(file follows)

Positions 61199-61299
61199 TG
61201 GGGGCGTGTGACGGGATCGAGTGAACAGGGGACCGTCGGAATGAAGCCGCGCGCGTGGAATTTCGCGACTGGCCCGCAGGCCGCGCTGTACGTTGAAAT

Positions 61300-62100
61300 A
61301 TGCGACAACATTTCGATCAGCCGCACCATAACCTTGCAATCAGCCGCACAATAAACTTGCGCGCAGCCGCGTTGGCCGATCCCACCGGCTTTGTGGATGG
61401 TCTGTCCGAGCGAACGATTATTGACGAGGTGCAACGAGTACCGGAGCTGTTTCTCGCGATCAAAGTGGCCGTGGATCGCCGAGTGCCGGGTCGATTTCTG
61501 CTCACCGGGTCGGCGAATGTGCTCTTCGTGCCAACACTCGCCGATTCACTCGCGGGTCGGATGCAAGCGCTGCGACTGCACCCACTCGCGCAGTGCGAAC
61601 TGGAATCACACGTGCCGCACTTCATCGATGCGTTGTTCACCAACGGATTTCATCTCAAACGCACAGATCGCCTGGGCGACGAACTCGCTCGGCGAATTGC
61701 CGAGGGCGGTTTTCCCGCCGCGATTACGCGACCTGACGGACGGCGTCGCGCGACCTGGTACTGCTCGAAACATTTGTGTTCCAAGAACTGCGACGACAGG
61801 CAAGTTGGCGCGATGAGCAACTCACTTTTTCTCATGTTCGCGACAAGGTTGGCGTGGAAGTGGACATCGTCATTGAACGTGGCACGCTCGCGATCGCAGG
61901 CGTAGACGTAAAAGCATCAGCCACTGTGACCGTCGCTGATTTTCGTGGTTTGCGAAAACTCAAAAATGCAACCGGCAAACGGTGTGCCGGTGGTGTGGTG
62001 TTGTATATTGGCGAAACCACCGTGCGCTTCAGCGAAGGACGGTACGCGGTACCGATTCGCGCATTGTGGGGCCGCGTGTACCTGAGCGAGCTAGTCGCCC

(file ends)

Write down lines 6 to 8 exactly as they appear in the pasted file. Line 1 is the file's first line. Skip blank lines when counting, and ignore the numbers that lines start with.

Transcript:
61301 TGCGACAACATTTCGATCAGCCGCACCATAACCTTGCAATCAGCCGCACAATAAACTTGCGCGCAGCCGCGTTGGCCGATCCCACCGGCTTTGTGGATGG
61401 TCTGTCCGAGCGAACGATTATTGACGAGGTGCAACGAGTACCGGAGCTGTTTCTCGCGATCAAAGTGGCCGTGGATCGCCGAGTGCCGGGTCGATTTCTG
61501 CTCACCGGGTCGGCGAATGTGCTCTTCGTGCCAACACTCGCCGATTCACTCGCGGGTCGGATGCAAGCGCTGCGACTGCACCCACTCGCGCAGTGCGAAC